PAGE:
Another identity conundrum that irritates me is that "you're not feminist!" meme. Even when applied to Sarah Palin. People have a right to their identities, even if they manipulate them. Even if they contradict them.
But one thing that makes me sputter and almost fall back on said meme is American Apparel. Lots of feminists like them, and I don't understand. What feminist could ... appreciate the good fit, high quality and ethical manufacturing. Well, shit.
There are many reasons that American Appeal beckons, but any overture or attempt to justify or explain how "empowering" it is just make me madder. (Not that they care too much about me, as a fatty.)
American Apparel is, to me, not too many steps above Abercrombie & Fitch. They operate from the same toolbox: they work to create an exclusive standard of beauty, and exclude all of those who don't fit up to their high standards:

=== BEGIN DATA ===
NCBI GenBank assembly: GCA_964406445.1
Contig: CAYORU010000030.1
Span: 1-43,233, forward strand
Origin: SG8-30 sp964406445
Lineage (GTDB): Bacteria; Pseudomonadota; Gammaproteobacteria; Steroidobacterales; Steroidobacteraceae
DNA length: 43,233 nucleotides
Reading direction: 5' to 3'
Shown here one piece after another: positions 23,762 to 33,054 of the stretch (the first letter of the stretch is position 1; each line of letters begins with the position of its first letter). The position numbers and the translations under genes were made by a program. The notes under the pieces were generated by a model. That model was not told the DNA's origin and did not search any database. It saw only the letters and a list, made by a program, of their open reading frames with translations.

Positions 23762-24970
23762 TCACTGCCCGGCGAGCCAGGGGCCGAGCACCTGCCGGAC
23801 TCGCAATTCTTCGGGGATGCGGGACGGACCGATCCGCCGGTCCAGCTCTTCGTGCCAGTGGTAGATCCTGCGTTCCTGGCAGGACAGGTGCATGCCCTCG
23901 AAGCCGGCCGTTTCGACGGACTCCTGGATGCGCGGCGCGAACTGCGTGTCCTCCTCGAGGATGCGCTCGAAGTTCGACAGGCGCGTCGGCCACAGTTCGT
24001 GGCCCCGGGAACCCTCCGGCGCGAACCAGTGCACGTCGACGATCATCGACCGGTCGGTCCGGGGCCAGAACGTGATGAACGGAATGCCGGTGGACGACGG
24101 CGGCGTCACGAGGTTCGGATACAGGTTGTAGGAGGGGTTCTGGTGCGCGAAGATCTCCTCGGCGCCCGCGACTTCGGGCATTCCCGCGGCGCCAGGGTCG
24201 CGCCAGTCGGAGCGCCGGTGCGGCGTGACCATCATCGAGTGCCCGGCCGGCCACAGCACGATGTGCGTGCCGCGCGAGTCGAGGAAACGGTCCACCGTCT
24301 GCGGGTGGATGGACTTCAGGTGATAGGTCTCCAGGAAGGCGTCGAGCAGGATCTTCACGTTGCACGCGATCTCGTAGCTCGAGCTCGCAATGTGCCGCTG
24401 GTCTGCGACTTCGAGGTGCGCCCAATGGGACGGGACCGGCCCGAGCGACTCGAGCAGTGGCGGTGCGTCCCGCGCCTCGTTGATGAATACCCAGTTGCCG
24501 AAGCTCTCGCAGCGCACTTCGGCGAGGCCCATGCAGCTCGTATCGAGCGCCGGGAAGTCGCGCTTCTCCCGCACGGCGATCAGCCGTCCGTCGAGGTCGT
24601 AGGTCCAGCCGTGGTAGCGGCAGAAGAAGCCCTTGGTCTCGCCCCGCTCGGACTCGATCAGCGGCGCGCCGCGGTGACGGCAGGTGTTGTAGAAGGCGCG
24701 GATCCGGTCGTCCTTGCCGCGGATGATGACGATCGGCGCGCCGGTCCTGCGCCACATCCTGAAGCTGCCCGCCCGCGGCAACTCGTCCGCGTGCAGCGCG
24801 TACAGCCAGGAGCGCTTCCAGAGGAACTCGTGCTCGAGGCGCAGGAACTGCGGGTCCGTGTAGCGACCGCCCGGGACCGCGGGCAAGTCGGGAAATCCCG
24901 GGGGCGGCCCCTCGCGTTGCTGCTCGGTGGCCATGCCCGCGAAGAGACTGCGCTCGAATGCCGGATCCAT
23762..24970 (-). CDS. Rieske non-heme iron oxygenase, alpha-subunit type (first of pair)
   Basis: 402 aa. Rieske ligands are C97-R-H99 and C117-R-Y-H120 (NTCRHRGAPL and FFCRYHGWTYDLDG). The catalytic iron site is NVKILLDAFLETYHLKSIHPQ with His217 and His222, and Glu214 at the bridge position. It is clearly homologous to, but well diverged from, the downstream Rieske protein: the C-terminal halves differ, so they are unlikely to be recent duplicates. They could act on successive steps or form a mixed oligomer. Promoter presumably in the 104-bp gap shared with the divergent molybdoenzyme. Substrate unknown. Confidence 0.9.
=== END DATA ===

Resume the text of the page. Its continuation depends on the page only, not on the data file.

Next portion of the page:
The tipster, an employee of AA, claims that Charney recently freaked out due to a dip in sales (and that big check he has to write to Woody Allen), and as such made every store send in a group photograph of the staff. The ones labeled unattractive by the head honcho were encouraged to be fired—allegedly something many managers were scared not to due lest they get fired themselves.That's a lot of kinds of fucked up.
And from here on out, in hipster contexts, I will be the Dour Feminist and yell: Fuck American Apparel. They are proud misogynists, and if they weren't performing in a hipster context, they would get no more respect than Abercrombie.
[Source, via Feministing]